US4092832A - Method of correcting the height level of a foundation - Google Patents

Method of correcting the height level of a foundation Download PDF

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Publication number
US4092832A
US4092832A US05/721,030 US72103076A US4092832A US 4092832 A US4092832 A US 4092832A US 72103076 A US72103076 A US 72103076A US 4092832 A US4092832 A US 4092832A
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foundation
soil
material
layer
concrete
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US05/721,030
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Arne J. Mattson
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PAUL ANDERSON INDUSTRIER AB
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PAUL ANDERSON INDUSTRIER AB
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    • EFIXED CONSTRUCTIONS
    • E02HYDRAULIC ENGINEERING; FOUNDATIONS; SOIL SHIFTING
    • E02DFOUNDATIONS; EXCAVATIONS; EMBANKMENTS; UNDERGROUND OR UNDERWATER STRUCTURES
    • E02D27/00Foundations as substructures
    • E02D27/32Foundations for special purposes
    • E02D27/48Foundations inserted underneath existing buildings or constructions
    • EFIXED CONSTRUCTIONS
    • E02HYDRAULIC ENGINEERING; FOUNDATIONS; SOIL SHIFTING
    • E02DFOUNDATIONS; EXCAVATIONS; EMBANKMENTS; UNDERGROUND OR UNDERWATER STRUCTURES
    • E02D35/00Straightening, lifting, or lowering of foundation structures or of constructions erected on foundations

Abstract

Disclosed is a method of correcting the height level of a concrete foundation or the like which is supported on a loose soil material. The bearing capacity of the soil material has been locally increased under the foundation by means of an oblong casing which is open at its opposite ends and has been driven down into the ground in order to isolate with respect to lateral movements in the soil masses a predetermined soil volume from the surrounding soil. The correction of the height level is carried out by injecting a moveable material mass beneath the foundation in the isolated soil at such a pressure that the foundation is raised.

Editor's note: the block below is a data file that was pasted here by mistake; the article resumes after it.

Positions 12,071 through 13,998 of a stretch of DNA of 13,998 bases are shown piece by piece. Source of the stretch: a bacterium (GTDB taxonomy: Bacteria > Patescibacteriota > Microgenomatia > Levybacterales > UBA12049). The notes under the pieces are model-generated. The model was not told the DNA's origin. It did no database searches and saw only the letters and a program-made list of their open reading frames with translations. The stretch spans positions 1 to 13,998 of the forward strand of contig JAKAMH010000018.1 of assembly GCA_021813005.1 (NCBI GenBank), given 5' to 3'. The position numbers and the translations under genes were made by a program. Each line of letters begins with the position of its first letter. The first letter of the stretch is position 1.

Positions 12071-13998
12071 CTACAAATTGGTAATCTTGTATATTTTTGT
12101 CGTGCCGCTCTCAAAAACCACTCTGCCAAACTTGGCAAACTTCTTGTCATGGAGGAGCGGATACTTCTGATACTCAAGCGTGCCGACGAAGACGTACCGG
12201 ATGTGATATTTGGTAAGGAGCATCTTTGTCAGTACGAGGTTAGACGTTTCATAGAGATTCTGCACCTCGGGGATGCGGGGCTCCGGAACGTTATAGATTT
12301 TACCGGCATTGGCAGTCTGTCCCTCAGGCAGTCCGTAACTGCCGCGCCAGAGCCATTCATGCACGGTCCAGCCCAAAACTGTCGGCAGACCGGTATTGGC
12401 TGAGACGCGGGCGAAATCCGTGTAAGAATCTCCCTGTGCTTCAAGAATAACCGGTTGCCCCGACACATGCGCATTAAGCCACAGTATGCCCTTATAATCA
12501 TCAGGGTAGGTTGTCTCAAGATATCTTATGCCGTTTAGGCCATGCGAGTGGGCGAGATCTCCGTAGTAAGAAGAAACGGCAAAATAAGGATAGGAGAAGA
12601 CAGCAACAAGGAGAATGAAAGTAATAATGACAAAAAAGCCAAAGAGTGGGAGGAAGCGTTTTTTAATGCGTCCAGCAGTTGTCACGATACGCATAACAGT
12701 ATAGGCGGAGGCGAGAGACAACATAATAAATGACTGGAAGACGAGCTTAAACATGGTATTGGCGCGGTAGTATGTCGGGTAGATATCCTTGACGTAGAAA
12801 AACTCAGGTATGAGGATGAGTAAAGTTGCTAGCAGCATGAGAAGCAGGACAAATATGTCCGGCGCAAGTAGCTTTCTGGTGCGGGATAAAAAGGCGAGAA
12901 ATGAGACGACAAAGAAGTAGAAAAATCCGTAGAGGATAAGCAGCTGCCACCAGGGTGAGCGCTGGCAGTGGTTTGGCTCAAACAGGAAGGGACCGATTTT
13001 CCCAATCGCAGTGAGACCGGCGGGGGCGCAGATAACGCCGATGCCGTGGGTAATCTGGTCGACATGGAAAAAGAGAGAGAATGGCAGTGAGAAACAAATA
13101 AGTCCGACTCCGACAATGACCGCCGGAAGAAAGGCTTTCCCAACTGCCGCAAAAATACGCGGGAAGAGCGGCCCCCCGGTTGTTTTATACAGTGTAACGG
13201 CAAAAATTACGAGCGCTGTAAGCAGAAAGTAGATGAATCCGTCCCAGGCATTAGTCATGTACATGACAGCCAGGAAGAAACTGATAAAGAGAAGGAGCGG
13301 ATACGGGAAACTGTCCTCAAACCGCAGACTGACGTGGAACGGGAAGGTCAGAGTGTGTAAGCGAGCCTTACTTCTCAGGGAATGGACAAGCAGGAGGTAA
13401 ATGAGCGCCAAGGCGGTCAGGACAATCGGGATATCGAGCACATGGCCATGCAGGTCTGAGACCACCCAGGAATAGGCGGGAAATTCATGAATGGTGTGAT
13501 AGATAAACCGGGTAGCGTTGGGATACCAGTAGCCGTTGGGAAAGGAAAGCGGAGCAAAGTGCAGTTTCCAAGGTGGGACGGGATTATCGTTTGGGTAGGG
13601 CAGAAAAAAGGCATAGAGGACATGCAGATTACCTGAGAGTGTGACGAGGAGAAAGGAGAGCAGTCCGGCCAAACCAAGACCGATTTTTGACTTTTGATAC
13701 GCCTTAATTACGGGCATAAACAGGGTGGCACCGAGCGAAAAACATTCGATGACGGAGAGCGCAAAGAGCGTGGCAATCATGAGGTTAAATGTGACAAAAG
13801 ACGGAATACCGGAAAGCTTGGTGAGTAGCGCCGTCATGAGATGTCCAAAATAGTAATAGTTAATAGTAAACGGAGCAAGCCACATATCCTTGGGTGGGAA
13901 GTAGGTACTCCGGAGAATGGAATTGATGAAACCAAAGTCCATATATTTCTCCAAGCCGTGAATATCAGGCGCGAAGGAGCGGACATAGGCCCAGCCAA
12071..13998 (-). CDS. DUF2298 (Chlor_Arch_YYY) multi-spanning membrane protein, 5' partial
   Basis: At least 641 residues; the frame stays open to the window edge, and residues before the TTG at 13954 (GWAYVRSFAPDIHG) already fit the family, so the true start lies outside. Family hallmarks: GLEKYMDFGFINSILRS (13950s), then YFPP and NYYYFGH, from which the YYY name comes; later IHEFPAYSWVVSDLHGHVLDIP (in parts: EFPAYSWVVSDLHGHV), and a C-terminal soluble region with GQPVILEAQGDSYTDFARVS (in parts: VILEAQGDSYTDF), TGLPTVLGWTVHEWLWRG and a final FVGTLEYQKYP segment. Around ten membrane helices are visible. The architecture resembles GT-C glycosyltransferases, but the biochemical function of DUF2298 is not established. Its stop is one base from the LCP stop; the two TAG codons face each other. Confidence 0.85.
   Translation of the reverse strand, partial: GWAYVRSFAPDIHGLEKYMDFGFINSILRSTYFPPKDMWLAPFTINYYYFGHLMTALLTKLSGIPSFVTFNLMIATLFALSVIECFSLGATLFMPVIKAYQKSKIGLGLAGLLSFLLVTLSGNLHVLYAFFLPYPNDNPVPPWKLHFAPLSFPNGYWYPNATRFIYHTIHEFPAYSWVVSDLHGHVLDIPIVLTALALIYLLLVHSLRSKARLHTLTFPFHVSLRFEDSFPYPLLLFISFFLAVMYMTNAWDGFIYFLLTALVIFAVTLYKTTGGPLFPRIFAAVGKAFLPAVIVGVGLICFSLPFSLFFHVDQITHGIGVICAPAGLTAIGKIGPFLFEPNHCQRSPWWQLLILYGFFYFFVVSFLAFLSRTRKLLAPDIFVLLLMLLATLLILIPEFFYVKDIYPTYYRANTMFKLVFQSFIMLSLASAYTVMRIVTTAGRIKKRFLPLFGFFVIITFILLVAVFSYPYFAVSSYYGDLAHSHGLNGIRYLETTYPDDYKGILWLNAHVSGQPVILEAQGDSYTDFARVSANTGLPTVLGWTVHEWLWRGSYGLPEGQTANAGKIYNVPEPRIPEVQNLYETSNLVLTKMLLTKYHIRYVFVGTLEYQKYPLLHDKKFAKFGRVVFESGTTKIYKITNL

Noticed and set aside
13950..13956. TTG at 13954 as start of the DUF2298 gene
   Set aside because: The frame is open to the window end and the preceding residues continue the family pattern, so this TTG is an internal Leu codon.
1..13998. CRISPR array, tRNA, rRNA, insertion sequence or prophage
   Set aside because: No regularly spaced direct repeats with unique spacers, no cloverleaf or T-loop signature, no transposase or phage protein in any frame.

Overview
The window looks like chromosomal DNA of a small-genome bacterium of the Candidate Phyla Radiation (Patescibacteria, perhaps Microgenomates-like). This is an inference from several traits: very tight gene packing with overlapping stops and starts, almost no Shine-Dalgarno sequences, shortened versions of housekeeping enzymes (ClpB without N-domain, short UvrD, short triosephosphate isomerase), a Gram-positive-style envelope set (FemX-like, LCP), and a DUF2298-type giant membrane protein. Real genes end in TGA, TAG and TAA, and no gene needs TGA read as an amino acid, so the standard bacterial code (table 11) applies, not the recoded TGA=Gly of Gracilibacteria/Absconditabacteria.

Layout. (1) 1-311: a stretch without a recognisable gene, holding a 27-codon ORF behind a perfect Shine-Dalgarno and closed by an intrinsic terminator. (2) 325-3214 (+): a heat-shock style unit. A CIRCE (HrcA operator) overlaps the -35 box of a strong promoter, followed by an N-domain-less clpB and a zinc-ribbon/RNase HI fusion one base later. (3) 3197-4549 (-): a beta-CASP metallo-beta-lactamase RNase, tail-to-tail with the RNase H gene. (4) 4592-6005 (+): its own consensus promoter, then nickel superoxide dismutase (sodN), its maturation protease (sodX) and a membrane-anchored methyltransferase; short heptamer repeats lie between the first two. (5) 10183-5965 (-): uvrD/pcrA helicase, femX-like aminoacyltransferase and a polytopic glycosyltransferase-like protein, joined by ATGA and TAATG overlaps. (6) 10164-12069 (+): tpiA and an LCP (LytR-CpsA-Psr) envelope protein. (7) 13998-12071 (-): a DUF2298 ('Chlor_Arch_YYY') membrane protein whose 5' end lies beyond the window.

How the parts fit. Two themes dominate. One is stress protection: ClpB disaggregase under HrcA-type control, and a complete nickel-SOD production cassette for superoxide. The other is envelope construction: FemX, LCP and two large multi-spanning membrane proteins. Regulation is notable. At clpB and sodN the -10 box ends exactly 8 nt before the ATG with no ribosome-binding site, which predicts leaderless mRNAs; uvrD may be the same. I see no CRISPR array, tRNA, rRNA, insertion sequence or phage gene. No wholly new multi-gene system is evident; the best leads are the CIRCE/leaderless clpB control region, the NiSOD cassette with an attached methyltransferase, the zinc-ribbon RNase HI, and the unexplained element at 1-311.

Description

This invention relates to a method of correcting the height level of a concrete foundation or the like which is supported on a loose soil material, the bearing capacity of which has been locally increased, particularly in connection with the laying of foundations intended to receive heavy loads, rendering possible compensation in a simple manner for settlements possibly taking place in the soil beneath such foundations.

When laying foundations on loose soil, the method most commonly used today for bringing about the necessary bearing capacity is to drive piles into the soil area where the foundation is to be laid. Piling, however, is relatively expensive and particularly so when the foundation is intended only for temporary use. This is the case, for example, when large harbour or shipyard cranes must be lifted into position, because for this purpose provisional support points are used to carry the entire weight of the structure which may amount to one or several thousands of tons. The loads, consequently, are highly concentrated and, moreover, hoisting work of this kind usually is carried out very close to and at times in water where the soil often is loose and, for example, consists to a very substantial depth of pretty fine sand. This involves considerable problems in the laying of reliable foundations for receiving such loads, because the foundations, besides, are to be carried out at relatively low costs as they usually are utilized only at a single occasion. When a concrete plate would be cast directly on the ground, the plate would have to be given very large dimensions in order to provide space for a necessary spread of the loads. An other known alternative is piling which, however as already mentioned, is very expensive.

In the Swedish patent No. 7411306-9 applicant has disclosed a solution to this problem according to which the natural bearing capacity of the soil is increased locally, in such a manner, that the areas with increased bearing capacity can be used as supporting points, for example in connection with the casting of a concrete plate for receiving desired loads. The plate can be given dimensions substantially smaller than when the plate would be positioned directly on unprepared ground. Conventional piling is not required.

The local increase in bearing capacity is achieved according to said patent by isolating defined soil volumes with respect to lateral movements in the soil layers from the surrounding soil, so that the lateral movements in the isolated soil volumes are reduced to a minimum. The isolation of the soil volumes is effected by driving into the ground oblong casings, which are open at their opposite ends and preferably have a circular cross-section in the form of cylinders or truncated cones. The driving-down operation can be carried out by vibration, possibly with the supply of pressure water. In order to facilitate the driving work, a substance serving as lubricant can be supplied along the lower end edge of the casings in connection with the driving work.